THE Bureau of Customs (BOC) decried a Senate report naming five of its top officials headed by Commissioner Rey Leonardo Guerrero as allegedly involved in the smuggling of agricultural products as he also called on their unnamed accusers to file cases against them before the court instead of smearing them before the public without providing any evidence.
In a statement on Tuesday, June 28, 2022, Guerrero “vehemently denied” his involvement in smuggling as he also expressed doubt on the validity of the list of 22 purported vegetable smugglers and their protectors at the BOC and the Department of Agriculture (DA) contained in Senate Committee Report 649.
The report is a product of nearly 6-months probe of the Senate, seating as a ‘Committee of the Whole,’ on agricultural smuggling that started in December 2021 and concluded early this month.
Senate President Vicente Sotto allowed the release of the report to the public last June 22, 2022, and has since talked about it repeatedly more than a week after a well-orchestrated and well-funded media campaign against the BOC failed to generate public interest.
Significant in the 63-page report is a list of 22 alleged smugglers and their alleged protectors at the BOC and the Department of Agriculture (DA). The list, according to the report, has been ‘validated’ and received by the chamber on May 17, 2022 but did not disclose as to who was the sender and who made the validation,
Aside from Guerrero, also named in the Senate report on the BOC side were: Deputy Commissioner for Intelligence (IG) Raniel Ramiro; Atty. Vener Baquiran, Deputy Commissioner for Revenue Collection and Monitoring (RCMG); Atty Yasser Abbas, Director, Import Assessment Service (IAS); and, Jeoffrey Tacio, Director, Customs Intelligence and Investigation Service (CIIS), the operational arm of the IG.
In a media briefing also on Tuesday, Guerrero dared the Senate and those who provided it with the list to sue them in court where they can have the opportunity to clear their names and prove wrong the accusations against them.
“Alam natin kung ano and due process, ‘di ba? Kung talagang may involvement kami, kasuhan kami para maipagtanggol namin sarili namin,” Guerrero said.
Guerrero had also questioned the accuracy of the list released by the Senate considering that relevant law enforcement agencies denied providing and validating the list.
“Law enforcement agencies such as the National Intelligence Coordinating Agency, the Armed Forces of the Philippines, and the Philippine National Police denied the release or submission of any ‘Intelligence Report’ from their respective agencies allegedly implicating any BOC official in any smuggling activity,” Guerrero pointed out.
NICA director Edsel Batalla, in a separate media interview, denied their agency was the source of the list as claimed by Sotto.
“The list did not come from NICA… we (NICA) do have our own list, but it is different from the one that was published (by) the committee,” said Batalla, who represented the agency at the Senate hearings.
‘It came as a surprise’
A source close to Guerrero said their inclusion in the Senate list came “as a surprise” to them.
He recalled that during the Senate’s first hearing held last December 14, 2021, Guerrero already dared the Senate and the other resource persons invited to give the names of those they accused of corruption so he can have them investigated and removed from their posts instead of just smearing the agency.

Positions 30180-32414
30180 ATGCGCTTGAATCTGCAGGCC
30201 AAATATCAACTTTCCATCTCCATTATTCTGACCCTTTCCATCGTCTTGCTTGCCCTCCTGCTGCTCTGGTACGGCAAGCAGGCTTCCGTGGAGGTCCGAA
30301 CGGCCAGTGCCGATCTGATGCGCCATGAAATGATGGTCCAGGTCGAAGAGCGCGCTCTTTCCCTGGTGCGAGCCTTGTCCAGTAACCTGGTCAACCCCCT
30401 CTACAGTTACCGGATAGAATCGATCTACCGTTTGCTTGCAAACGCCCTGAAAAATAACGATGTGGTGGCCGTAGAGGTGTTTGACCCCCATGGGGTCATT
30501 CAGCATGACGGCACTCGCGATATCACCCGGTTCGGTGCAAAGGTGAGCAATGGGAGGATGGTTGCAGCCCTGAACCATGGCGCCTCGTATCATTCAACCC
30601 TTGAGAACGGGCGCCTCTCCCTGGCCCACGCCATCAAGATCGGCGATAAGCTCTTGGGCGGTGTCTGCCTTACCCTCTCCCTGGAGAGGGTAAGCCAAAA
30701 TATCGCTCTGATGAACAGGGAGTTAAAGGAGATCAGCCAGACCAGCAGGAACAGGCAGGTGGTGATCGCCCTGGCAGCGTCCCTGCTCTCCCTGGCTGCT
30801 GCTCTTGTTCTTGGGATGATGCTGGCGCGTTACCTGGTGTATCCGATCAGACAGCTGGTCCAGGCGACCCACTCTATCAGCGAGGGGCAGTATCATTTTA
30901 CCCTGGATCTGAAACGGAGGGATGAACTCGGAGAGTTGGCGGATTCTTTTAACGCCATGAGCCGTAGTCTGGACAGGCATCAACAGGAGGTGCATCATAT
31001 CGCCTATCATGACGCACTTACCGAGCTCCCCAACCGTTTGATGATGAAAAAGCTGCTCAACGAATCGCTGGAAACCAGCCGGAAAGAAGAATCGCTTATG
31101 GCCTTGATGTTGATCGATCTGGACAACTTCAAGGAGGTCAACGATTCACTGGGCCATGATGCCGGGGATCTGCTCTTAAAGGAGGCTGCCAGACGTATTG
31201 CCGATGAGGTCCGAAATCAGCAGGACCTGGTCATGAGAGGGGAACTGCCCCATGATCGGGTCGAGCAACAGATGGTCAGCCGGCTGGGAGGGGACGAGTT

“Kung meron kayong sinasabing corrupt na ano, ibigay niyo ang pangalan para makasuhan kaagad…. Eh ang dami niyong pahiwatig, wala naman kayong binibigay na pangalan.
“Huwag ninyong sirain yung buong pangalan ng ahensya ko,” he said at the time.
The source lamented that up to the time the Senate concluded the hearings and released its report, not a single name was provided to the BOC by Sotto.
In separate statements, Baquiran, Ramiro and Tacio also expressed their indignation over their inclusion in the Senate report and cited the accomplishments of their respective offices in the fight against smuggling to prove wrong the accusation against them.
“I categorically deny the allegations against me that I am involved in agricultural smuggling. These imputations are malicious and false,” said Baquiran who had dutifully attended all the hearings.
“In all these hearings, no wrong was ever imputed against me,” Baquiran pointed out, while also noting that of the 111 criminal cases of agricultural smuggling the BOC filed, some 66 percent or 73 cases, were filed by the RCMG under his watch.
Ramiro, for his part, pointed out that in 2019, one year after heading the IG, the BOC confiscated over P419 million worth of smuggled agricultural goods involving 93 incidents; P284.62 million in 2020 involving 252 incidents; and, P1.227 billion involving 189 cases in 2021, when the Senate started its probe.
As of June 2022, Ramiro also noted that the IG had already confiscated agricultural products worth over P286 million from at least 16 incidents, of which last week alone, they confiscated over P124 million worth of agri products.
“In the conduct of my duty in the BOC, multiple attempts have been made to tarnish my name and honor and vilify our gains in the agency. However, I rest in the knowledge that the truth will never cease to exist,” Ramiro said.
“I vehemently deny that I am a smuggler,” Tacio said for his part.
“In fact, the Customs Intelligence and Investigation Service under my command, has been at the forefront in the drive against agricultural smuggling and continues to be relentless in conducting enforcement operations at the ports, warehouses outside ports, and public markets against smuggled agricultural products,” he added.